I’ve always wondered what it would be like to hear bison thundering across the plains in the Wild West.
While this would have been a common sight to witness a few centuries ago, things are much different today. There are still a few successful modern-day herds of Plains bison roaming the United States, but not in the same way they did prior to the 19th century.
Back in the 18th century, almost 30 million Plains bison roamed North America. But by 1890, overhunting decimated the buffalo, with less than 1,000 roaming the plains. Thanks to conservation efforts and breeding programs, Plains bison have made an extraordinary comeback. — Nat Geo WILD
Due to those conservation efforts, the sound of thousands of hooves stomping the ground in a booming stampede is still possible to hear in certain places across America, and one of those places is Custer, South Dakota.
Custer State Park in South Dakota’s Black Hills is made up of 71,000 acres and is home to one of the largest free-range bison herds on public land, averaging about 1,300 bison at any given time. Because Custer’s grasslands can only sustain 1,500 bison and drought is an ongoing concern, an annual roundup and auction of this publicly-owned herd takes place.
The Custer Buffalo Roundup is one of the largest of its kind in America and draws thousands of people to the park each year to witness the loud, dusty excitement. This year’s roundup will be held on Friday, September 24th, 2021, with the gates opening at 6:15 am so you can stake out the best spot at either the North or South viewing location. The roundup begins at 9:30 am, with the sorting to follow at 1 pm.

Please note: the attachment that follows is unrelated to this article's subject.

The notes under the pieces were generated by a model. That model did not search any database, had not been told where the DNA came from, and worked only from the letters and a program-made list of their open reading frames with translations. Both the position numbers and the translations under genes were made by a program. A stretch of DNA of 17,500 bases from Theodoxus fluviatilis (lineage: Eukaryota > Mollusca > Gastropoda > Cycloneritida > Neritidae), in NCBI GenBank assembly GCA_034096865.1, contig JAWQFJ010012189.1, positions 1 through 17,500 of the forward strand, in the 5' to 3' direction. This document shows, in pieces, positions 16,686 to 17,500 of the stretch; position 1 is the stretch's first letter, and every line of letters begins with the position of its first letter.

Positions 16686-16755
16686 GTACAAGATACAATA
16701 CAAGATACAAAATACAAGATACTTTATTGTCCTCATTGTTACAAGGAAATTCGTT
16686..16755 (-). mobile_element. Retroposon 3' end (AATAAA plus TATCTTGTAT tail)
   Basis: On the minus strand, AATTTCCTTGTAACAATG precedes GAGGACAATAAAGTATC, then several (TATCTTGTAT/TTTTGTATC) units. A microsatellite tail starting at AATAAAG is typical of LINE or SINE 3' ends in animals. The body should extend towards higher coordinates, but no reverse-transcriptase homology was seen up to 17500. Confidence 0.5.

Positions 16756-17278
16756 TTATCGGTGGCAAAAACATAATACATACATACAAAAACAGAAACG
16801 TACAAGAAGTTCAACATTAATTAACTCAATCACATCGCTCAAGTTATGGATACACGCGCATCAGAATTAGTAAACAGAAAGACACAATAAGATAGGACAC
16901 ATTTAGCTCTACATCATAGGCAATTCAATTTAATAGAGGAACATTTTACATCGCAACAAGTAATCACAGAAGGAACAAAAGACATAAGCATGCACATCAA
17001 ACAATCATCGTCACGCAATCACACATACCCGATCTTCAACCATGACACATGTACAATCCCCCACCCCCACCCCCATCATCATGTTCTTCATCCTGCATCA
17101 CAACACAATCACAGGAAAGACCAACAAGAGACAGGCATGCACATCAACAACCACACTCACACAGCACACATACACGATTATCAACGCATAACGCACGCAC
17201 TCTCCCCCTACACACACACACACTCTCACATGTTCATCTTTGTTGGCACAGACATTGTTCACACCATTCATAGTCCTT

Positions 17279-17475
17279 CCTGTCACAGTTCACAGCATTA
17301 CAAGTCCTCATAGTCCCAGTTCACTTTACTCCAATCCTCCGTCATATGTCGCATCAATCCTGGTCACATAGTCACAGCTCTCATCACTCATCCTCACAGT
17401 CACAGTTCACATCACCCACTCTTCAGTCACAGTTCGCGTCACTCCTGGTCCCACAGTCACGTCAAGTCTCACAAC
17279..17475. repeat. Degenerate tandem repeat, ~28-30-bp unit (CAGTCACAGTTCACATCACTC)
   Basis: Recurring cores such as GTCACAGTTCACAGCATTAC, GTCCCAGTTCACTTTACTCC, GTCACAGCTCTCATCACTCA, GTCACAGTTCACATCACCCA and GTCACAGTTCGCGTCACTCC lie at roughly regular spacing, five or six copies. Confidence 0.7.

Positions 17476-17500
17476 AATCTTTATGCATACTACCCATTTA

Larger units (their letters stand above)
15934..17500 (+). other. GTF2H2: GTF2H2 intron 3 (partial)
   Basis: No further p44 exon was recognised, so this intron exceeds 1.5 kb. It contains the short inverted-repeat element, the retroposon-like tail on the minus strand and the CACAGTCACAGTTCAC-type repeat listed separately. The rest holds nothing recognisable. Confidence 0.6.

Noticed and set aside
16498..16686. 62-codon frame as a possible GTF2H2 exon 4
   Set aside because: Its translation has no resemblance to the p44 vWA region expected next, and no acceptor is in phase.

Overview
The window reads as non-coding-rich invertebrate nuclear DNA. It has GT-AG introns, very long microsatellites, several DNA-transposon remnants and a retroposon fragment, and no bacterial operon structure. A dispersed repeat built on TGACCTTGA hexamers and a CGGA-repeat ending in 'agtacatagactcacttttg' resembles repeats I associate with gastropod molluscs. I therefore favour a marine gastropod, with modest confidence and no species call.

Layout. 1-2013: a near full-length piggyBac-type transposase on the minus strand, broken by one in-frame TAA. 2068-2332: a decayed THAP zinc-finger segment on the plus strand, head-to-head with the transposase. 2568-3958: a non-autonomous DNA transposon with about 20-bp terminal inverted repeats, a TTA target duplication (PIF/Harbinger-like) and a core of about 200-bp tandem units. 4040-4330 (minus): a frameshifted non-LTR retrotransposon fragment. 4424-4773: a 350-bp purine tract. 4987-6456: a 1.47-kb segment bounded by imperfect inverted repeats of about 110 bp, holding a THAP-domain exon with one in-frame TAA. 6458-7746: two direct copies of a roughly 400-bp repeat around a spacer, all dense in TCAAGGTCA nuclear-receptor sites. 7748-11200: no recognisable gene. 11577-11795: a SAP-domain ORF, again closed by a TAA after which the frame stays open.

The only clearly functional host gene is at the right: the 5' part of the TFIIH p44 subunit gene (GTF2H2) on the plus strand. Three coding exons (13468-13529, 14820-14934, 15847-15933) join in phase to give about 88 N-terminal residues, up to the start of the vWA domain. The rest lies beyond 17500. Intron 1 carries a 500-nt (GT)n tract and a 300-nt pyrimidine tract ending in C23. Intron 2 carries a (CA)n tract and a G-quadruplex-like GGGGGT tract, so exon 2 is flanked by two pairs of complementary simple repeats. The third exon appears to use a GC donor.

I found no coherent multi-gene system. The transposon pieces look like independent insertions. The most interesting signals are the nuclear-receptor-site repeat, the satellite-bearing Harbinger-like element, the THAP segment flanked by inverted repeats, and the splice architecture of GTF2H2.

Plains bison are absolutely massive, weighing up to 2,000 pounds—the heaviest land animal in America. Despite their enormous size, bison are extremely agile and fast. They can outrun a horse, jump an obstacle up to six feet high, and plow through almost anything standing in their way with their incredible power and strength.
As you can imagine, bison are truly wild animals, posing a danger to anything in their vicinity. They’re meant to be roaming free, and the cowboys and cowgirls who herd them during the annual roundup have to be alert and ready for anything, with a well-trained horse to get them out of harm’s way if a bison becomes aggressive or charges at them.
The wranglers round up the herd and corral them into pens. From there, one by one, the bison enter a neck-down chute that’s part of a steel trap—the only thing strong enough to hold them in place momentarily while park staff and volunteers gather information about them. This brief check-up involves determining their sex, age, and whether females are pregnant.
A sorting system determines which bison are released back to the herd and which will go to auction in November. Cows already nursing a calf are returned to the herd, while pregnant cows and some of the less fertile young bulls may be marked for auction. Before going to auction, though, the bison undergo an exam to certify that they’re healthy.
The auction helps keep the herd’s numbers in the park sustainable, making room for new calves to be born each year so that the herd can continue to thrive. The animals sold at the auction may join other herds across the country, or even help start a new herd, and the money raised helps maintain the park.
According to South Dakota Game, Fish & Parks, Custer State Park is planning to build a new interpretive information center that would educate visitors on the bison herd and how the park manages it, as well as the history of the Custer Bison Roundup and Auction.
A KEVN article says the center is expected to open in the spring of 2022, so if you miss this year’s roundup, 2022 might be a good year to catch this South Dakota tradition!
This is original content from NewsBreak’s Creator Program. Join today to publish and share your own content.